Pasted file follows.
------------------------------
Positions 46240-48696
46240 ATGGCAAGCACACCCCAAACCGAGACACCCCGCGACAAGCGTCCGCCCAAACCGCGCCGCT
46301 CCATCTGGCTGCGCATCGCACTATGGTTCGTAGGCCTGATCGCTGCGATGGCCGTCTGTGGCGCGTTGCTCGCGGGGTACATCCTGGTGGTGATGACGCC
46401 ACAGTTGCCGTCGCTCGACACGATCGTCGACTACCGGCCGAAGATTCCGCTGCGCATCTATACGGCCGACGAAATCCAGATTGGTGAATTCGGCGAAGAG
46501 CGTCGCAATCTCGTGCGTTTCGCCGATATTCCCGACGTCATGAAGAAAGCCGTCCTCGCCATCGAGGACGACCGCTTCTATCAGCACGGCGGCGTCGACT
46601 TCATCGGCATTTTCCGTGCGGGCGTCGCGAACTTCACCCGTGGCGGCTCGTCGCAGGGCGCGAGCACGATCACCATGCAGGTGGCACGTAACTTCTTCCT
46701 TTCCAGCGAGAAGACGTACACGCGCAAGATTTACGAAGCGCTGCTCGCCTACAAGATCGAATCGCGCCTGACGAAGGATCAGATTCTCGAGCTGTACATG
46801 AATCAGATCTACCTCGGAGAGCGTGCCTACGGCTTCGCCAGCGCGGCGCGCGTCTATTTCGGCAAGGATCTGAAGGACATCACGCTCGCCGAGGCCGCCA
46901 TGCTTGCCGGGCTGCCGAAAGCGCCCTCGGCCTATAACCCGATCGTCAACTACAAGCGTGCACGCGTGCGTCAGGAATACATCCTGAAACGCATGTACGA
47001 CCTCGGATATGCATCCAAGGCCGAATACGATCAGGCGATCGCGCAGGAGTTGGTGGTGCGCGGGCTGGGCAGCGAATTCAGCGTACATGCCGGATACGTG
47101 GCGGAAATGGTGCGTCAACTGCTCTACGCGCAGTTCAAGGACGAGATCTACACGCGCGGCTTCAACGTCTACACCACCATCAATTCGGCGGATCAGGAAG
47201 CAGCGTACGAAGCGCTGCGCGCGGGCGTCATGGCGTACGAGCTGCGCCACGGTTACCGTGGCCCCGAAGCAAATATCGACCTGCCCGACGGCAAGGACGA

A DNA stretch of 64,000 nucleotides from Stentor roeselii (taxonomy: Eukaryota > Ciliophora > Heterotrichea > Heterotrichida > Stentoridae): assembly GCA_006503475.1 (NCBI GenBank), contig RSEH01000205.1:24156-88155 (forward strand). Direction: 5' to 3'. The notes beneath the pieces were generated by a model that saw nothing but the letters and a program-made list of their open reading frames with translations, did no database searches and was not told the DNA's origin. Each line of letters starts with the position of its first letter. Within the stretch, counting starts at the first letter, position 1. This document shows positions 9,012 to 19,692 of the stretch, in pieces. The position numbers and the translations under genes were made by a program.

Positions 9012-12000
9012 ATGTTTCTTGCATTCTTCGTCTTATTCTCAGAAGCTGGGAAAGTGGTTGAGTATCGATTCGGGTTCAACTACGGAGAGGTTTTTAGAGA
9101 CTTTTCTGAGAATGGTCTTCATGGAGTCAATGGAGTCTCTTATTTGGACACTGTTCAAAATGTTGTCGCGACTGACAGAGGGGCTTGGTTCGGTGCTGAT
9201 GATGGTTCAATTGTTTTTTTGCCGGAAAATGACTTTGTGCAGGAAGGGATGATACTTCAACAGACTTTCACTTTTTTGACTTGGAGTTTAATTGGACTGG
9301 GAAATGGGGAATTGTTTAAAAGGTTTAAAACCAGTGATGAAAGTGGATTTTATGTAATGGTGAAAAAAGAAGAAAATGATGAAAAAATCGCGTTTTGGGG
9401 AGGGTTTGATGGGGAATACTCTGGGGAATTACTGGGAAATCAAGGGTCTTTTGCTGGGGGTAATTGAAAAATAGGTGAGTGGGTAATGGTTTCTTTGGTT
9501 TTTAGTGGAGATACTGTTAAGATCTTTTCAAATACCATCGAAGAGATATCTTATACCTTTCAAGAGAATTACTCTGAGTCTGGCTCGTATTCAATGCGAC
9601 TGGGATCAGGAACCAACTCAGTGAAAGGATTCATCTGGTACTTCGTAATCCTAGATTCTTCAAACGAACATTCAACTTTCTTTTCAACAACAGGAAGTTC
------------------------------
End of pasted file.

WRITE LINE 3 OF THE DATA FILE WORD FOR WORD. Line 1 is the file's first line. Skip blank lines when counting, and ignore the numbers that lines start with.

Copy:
46301 CCATCTGGCTGCGCATCGCACTATGGTTCGTAGGCCTGATCGCTGCGATGGCCGTCTGTGGCGCGTTGCTCGCGGGGTACATCCTGGTGGTGATGACGCC